Confidentiality and integrity of data is our primary concern in cyberspace. With the increasing number of cyber attacks, it is essential to regulate data processing systems to verify security measures for secure browsing. Although browsers these days have built-in security architecture and offer resources like addons and plugins to increase the security, some of the cyber attacks are more powerful including DNS leak, and only a VPN can protect us from such harms. Today, we will be sharing four ways to prevent DNS leak with a VPN; don’t worry if you don’t know what it is? We have got you covered.
What is DNS?
Domain Name Service (DNS) is a mapping of the domain name to an IP address so that we can remember computer address with a domain name instead of IP address. A DNS service is requested automatically when you enter a web address in a web browser so that the server find a website. When you connect to the internet via a router, the router gets an IP address, and DNS server IP addresses via the DHCP.
We all know how Domain Name is used within browsers to fetch the desired web pages, in simple words. Domain name is a collection of strings that easily be read and remembered by us. While we access web pages with the domain name, machines access with the help of an IP address. So basically, to access any websites, it is a prerequisite to convert the human-readable domain name to the machine-readable IP address.
DNS server stores the domain names and the corresponding IP address. Whenever you browse, you will be first directed to the DNS server to match the domain name and to the respective IP address and then forward the request to the computer. For example, you type www.gmail.com, your system sends the request to the DNS server to matches the corresponding IP address for the domain name and then routes the browser to the remote website. Generally, these DNS servers are provided by Internet Service Provider(ISP).
In short, the DNS is used to convert domain names into numerical IP addresses (188.8.131.52), usually performed by ISP, using its DNS servers.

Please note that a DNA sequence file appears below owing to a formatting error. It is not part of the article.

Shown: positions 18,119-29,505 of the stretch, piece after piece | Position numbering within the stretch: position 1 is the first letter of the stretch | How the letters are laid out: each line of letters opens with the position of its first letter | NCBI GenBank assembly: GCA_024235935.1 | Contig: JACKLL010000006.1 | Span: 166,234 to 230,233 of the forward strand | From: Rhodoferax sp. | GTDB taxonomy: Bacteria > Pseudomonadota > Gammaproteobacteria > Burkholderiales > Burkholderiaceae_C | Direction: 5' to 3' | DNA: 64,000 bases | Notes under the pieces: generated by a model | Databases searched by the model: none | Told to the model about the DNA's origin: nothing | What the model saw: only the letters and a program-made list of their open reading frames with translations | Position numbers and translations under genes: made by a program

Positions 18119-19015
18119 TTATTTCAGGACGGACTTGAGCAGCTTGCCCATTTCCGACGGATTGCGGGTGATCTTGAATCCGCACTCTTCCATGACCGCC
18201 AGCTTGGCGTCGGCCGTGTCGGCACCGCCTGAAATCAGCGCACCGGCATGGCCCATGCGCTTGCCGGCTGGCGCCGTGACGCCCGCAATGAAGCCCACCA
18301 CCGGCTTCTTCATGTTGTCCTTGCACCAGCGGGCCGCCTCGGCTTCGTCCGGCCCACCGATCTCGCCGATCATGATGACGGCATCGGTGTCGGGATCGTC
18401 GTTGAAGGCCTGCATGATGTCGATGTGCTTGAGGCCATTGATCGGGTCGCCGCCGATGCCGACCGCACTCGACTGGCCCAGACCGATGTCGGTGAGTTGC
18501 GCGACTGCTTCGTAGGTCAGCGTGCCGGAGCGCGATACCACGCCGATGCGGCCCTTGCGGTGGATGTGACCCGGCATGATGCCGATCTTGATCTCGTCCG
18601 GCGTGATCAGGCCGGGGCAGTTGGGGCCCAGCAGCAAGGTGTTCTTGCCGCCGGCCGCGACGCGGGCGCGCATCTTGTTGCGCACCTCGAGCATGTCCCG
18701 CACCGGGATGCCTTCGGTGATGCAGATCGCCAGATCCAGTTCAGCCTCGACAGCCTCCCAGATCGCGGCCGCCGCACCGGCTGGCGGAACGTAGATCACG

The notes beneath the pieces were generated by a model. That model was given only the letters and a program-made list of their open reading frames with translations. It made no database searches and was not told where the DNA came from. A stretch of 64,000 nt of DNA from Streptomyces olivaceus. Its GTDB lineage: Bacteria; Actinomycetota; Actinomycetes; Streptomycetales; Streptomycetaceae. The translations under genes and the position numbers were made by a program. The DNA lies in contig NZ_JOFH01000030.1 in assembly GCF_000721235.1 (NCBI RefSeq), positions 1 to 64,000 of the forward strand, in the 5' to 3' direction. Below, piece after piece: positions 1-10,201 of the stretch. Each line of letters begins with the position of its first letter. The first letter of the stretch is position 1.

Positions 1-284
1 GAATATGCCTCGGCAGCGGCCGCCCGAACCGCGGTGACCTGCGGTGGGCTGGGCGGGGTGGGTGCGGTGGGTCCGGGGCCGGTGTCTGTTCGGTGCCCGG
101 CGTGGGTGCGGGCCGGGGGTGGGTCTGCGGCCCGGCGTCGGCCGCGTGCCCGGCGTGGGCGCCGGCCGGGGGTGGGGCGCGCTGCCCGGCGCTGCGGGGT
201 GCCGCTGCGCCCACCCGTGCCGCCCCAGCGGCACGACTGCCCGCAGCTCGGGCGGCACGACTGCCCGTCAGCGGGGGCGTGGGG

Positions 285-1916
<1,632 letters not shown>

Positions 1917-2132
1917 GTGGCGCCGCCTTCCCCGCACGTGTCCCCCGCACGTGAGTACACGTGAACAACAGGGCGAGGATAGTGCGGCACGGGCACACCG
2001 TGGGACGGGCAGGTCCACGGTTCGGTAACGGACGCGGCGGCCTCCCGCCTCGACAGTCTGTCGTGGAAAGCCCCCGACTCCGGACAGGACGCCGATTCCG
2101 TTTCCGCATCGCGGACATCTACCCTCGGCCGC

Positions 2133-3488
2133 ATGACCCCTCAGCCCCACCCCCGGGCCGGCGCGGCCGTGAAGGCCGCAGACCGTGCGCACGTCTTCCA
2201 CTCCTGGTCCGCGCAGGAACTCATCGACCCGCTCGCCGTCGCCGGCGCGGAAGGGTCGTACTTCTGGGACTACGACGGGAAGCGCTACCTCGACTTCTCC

We hope you’re clear about DNS, now let’s explore the DNS leak
What Is DNS Leak?
A VPN establishes a highly encrypted connection between you and the VPN server; that sends your request on to the required website. Provided the VPN is working, all your ISP will see is your VPN connection – not where the VPN connects you to; even internet snoopers (government) cannot see any content because of encryption.
A DNS leak occurs when anything unintended happens, and the VPN server is ignored. In this case, the DNS server (often your ISP) will see you internet movements while you believe he cannot.
This is bad news since it’s breaching the created perception of using a VPN. The content of web traffic is still hidden, but not your anonymity that includes your location and browsing data – ISP most likely logs it.
In layman term, a DNS Leak is when your ISP can track your digital footprints due to software issues; your real IP address is exposed to the public network.
A DNS leak protection is currently a big topic in the online security world. A DNS leak is leaking user’s real IP address while connected to a VPN; it’s a situation where your computer is unknowingly started accessing default DNS servers rather than the anonymous DNS servers given by the VPN provider.
Despite high-level of anonymity and data encryption, services from various VPN are prone to DNS leaks because of poor infrastructure. Since DNS leak cause revealing user’s real IP address, there are some VPN providers provide integrated DNS leak protection features into their software and prevent leaking identity. It is mainly caused due to several factors; commonly it is when malicious websites adopt the response-delaying policy thus resulting in the browser switching to an unsecured DNS. Currently, the newer Windows OS has an inbuilt features to increase its susceptibility to DNS leaks.
How to Take DNS Leak Test?
It is very easy to take a DNS Leak test. The good news is that checking whether the VPN is leaking your DNS is easy, quick, and simple; and the bad news is that without checking, you never know about the leak.